If there is a Rosetta Stone that can be used to decipher the hieroglyphics of Marilyn’s death, at least with respect to how the Nembutal and the chloral hydrate entered her body, it is her autopsy. A basic knowledge and understanding of pharmacokinetics, or how the human body effects drugs and how those drugs move throughout the body’s systems over time, including the processes of absorption and distribution, metabolism and excretion, are a part of that Rosetta Stone.
All of the information I present regarding this branch of pharmacology I gleaned from watching many of the numerous videos and on-line university lecture series available on YouTube. Dr. Linnea Boyev, MD, explained first pass metabolism in a particularly informative and comprehendible way,1as did Dr. Aero Saffarzadeh, MD, UC Irvine School of Medicine, Yale-New Haven Hospital, New Haven, CT, in a lecture series about pharmacokinetics. Additionally, I consulted another lecture series presented by Dr. Steven A. Fink, who is a Professor of Biological Sciences, Vice-Chairman of the Sciences Division at West Los Angeles College, Adjunct Professor of Pharmacology for the West Los Angeles College Dental Hygiene Program, and Adjunct Associate Professor for Anatomy and Physiology in the Life-Sciences Department at Santa Monica College. Regarding the characteristics of barbiturates, I consulted several websites dedicated to informing consumers about the nature and dangers of drugs like pentobarbital. I extracted the information about hepatic extraction or drug clearance ratios from two websites: 1) What-When-How: In-depth Tutorials, Crankshaft Publishing; and 2) Pharmaco-kinetics, Extraction Ratios, The University of Lausanne, Lausanne, Switzerland.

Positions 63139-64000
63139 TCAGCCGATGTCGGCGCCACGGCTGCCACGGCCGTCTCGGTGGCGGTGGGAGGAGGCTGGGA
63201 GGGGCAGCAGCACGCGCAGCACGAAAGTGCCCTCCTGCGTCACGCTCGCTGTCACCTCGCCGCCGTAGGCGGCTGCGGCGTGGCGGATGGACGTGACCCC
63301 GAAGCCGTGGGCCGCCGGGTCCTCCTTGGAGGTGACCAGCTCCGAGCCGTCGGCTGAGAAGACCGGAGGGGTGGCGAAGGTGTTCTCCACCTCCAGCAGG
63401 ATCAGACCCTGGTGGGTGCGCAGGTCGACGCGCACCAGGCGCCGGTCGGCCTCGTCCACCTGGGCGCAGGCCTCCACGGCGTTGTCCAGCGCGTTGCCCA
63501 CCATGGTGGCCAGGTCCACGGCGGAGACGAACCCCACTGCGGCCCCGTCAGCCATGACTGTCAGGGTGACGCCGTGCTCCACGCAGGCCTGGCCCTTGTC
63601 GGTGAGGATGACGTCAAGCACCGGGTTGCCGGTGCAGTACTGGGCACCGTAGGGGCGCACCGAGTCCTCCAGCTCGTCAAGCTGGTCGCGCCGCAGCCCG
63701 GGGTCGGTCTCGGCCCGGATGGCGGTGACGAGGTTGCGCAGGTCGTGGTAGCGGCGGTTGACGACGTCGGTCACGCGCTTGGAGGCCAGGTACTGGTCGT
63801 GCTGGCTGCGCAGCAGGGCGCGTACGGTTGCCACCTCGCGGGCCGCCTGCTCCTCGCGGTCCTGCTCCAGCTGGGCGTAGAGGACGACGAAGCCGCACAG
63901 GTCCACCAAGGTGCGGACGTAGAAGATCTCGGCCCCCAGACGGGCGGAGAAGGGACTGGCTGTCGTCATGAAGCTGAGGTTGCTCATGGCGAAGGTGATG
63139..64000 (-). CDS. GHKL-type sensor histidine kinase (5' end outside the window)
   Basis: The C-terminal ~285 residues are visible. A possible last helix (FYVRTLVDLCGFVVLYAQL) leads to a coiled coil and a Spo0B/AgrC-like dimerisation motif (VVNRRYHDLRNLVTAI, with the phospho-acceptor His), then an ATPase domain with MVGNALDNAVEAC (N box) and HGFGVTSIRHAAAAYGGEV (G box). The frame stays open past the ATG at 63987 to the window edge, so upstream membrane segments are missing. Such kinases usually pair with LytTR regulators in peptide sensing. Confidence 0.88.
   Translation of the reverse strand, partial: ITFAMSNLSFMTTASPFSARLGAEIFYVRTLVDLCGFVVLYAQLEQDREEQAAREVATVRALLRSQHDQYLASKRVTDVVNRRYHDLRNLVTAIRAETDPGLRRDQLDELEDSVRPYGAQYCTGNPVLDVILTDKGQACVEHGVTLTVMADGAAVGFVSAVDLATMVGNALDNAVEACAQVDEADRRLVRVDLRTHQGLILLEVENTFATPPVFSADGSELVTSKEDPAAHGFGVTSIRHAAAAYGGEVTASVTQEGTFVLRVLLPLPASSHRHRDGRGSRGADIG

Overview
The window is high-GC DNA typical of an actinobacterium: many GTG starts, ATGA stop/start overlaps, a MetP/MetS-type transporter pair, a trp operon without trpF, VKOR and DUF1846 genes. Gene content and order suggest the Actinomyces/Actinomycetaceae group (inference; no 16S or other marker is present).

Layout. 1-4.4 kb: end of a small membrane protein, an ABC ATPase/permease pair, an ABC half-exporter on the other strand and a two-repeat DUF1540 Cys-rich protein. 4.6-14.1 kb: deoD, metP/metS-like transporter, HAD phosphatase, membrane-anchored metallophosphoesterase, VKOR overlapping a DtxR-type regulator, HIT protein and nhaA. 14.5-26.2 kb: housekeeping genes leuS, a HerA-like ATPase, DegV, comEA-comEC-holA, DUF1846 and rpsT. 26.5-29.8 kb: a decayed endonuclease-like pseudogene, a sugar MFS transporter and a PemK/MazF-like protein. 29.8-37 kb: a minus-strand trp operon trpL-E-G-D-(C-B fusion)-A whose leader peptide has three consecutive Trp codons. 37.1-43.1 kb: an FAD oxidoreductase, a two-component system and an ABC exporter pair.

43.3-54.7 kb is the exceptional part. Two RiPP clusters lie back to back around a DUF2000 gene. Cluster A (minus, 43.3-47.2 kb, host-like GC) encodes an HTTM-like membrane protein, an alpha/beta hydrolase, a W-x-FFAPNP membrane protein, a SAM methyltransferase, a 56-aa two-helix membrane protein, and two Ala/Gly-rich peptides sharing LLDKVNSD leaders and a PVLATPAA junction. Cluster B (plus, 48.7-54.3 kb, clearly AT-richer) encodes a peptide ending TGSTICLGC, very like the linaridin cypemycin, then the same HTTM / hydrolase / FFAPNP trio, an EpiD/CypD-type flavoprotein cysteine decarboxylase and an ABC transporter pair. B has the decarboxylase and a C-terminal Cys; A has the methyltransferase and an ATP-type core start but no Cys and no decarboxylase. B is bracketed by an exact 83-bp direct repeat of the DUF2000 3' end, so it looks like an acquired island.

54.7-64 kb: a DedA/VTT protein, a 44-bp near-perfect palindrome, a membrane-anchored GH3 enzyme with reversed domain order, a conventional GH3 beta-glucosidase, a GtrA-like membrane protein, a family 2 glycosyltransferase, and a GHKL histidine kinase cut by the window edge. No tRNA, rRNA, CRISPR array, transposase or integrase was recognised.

Briefly and simply, when a drug enters the body through hypodermic injection, only a small fraction of it passes through the liver on its initial trip through and distribution to the body’s organs. On the other hand, drugs that enter the body through the stomach and the intestines, 100% of the portion of the drug that has been absorbed by the gastrointestinal tract, will enter the portal vein which will take the drug directly to the liver where a degree of biotransformation or metabolism occurs, known as first pass metabolism. Since the metabolism rate of each drug within the liver differs, a difference impacted by several conditions, including the metabolism of the person receiving the drug and their body’s acclimation to it, a common or standard rate of metabolism does not exist. Drugs can be either long-acting or short-acting. The biological half-life of pentobarbital, for instance, is higher than the biological half-life of chloral hydrate which means that the effects of pentobarbital last a longer amount of time than the effects of chloral hydrate. Additionally, the rate at which a person’s body absorbs a drug is also a variable. Therefore, the rate of metabolism, or extraction, varies between 50±20% depending on the drug under consideration. According to Drugs.com, barbiturates, Nembutal in particular, are weak short-acting acids which are rapidly absorbed and distributed throughout the human body resulting in high liver concentrations and corresponding concentrations in the brain and the kidneys. Additionally, Nembutal is metabolized primarily by the hepatic microsomal enzyme system and then commonly excreted in the urine and less commonly in the feces.